Essentially food sensitivity is your body’s reaction to certain foods which can manifest itself in a number of ways. Some people will have one symptom such as a severe headache whilst others will be unfortunate to experience irritable bowel syndrome, migraine and skin or respiratory conditions. Realising that your food is a catalyst for particular symptoms is not easy when, unlike the immediate reactive symptoms of food allergy, food sensitivity symptoms often appear hours or even days later. In fact many sufferers have commented post diagnosis and after having removed their problem foods that they realise they had been experiencing minor symptoms as a result of food sensitivity for their entire lives.
Food allergy is not the same as food sensitivity
A common confusion generally exists whenever the words food allergy or food sensitivity enter a sentence. A classical food allergy (such as peanut or shellfish allergy) is usually characterised by an immediate and often severe reaction of the immune system to exposure to a specific food. The symptoms of food allergy include sneezing, rashes, skin irritation, swelling, runny nose, fatigue, diarrhoea and vomiting. Normally symptoms occur within a few minutes of eating or coming in to contact with the offending food, although they can be delayed by up to two hours.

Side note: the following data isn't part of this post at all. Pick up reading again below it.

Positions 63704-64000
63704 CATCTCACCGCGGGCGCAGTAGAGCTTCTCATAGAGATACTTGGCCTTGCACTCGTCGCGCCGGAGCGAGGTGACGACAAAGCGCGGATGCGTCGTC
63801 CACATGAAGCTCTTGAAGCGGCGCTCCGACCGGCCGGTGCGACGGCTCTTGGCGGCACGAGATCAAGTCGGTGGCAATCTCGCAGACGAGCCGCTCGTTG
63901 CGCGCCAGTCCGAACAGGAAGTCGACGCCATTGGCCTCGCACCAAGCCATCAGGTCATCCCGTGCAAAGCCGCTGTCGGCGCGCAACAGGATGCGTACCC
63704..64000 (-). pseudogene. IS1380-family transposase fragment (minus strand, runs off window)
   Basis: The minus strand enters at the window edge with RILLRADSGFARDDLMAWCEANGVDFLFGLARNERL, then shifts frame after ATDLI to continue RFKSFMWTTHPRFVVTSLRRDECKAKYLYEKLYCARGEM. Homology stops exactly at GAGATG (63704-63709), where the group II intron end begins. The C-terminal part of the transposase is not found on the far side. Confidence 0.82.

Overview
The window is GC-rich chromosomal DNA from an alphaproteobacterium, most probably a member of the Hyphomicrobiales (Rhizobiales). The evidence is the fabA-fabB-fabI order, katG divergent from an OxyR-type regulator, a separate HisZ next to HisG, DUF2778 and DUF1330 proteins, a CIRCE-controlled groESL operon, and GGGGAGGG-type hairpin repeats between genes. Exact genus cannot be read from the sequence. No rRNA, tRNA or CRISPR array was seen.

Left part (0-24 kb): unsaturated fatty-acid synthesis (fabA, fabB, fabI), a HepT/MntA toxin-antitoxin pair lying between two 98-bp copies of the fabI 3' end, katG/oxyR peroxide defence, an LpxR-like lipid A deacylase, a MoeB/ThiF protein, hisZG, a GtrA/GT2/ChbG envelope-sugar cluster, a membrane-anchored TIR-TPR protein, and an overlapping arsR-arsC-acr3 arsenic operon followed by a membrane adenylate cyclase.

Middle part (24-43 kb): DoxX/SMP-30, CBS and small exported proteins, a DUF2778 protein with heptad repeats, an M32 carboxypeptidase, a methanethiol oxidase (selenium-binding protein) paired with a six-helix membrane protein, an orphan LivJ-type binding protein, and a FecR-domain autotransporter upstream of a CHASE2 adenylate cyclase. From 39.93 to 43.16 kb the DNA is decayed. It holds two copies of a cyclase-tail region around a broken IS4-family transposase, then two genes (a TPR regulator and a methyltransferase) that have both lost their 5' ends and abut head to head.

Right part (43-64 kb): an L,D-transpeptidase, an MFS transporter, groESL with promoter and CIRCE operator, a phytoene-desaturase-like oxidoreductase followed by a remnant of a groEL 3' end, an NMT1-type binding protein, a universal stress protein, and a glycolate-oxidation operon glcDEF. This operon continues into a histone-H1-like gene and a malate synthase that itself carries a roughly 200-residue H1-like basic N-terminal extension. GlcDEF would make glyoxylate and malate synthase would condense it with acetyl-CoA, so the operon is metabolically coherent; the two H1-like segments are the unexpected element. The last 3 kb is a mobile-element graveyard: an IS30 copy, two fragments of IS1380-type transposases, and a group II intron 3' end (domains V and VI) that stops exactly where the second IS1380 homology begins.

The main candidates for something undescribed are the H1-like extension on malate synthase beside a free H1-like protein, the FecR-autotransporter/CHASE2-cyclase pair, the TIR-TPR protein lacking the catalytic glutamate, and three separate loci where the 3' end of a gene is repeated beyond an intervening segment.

Food allergy is quite rare with only about 2.5% of the population being diagnosed with the condition. The most common instances of food allergy are to peanuts, tree nuts (almonds and brazils), eggs, milk, fish and shellfish. When exposed to the source of food allergy the body makes specific antibodies (IgE) to ‘fight off’ the allergens found in these foods and when the food is next eaten it triggers an immune system response which results in the release of histamine and other naturally occurring chemicals in the body. Allergic reactions to food can vary considerably in their severity and some can be fatal.
- Reactions are usually delayed and symptoms may take several days to appear.
- You can be sensitive to several different food groups at the same time.
- Sufferers can experience multiple symptoms, from migraine to bloating, diarrhoea, lethargy and a general feeling of unwellness.
- Reactions usually occur quickly, with a maximum of 2 hours after exposure to the ‘reactive’ food.
- Food allergy involves the body’s immune system and is a reaction to a specific food.
- Symptoms include: difficulty breathing, rashes, swelling, runny nose and anaphylactic shock. These can potentially be life threatening.
How does the food sensitivity test work?
The actual test consists of a finger prick for blood analysis, testing for a total of 60 different foods.